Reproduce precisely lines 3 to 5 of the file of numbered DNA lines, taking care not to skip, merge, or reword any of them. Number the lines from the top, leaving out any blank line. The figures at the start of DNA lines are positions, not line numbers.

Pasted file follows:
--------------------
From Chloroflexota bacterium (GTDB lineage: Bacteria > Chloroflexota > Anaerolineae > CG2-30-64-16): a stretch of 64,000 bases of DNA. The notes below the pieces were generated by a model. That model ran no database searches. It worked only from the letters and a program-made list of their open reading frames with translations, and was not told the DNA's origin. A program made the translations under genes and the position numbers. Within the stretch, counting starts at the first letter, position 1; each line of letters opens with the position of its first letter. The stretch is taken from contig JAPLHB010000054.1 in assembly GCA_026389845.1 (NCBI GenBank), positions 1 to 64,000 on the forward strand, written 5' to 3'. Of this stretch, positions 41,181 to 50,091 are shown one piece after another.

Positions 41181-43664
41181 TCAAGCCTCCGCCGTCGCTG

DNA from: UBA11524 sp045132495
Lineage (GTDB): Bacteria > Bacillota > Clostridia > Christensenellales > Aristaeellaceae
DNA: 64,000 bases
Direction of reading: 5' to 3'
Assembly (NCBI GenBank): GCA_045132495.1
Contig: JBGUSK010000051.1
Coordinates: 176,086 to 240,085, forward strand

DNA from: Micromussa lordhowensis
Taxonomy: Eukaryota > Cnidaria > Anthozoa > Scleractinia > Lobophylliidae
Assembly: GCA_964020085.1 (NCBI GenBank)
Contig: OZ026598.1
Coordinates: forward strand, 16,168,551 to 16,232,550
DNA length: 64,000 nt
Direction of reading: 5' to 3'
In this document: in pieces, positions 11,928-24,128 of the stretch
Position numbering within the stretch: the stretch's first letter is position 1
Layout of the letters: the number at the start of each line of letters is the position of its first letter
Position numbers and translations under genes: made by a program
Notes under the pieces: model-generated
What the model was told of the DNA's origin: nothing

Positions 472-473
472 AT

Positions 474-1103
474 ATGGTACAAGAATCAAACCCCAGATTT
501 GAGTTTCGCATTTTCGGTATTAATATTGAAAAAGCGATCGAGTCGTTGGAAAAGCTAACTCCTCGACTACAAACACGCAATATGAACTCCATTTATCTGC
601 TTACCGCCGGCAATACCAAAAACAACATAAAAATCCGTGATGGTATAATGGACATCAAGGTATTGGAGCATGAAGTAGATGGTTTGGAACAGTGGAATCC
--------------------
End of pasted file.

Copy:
41181 TCAAGCCTCCGCCGTCGCTG

DNA from: UBA11524 sp045132495
Lineage (GTDB): Bacteria > Bacillota > Clostridia > Christensenellales > Aristaeellaceae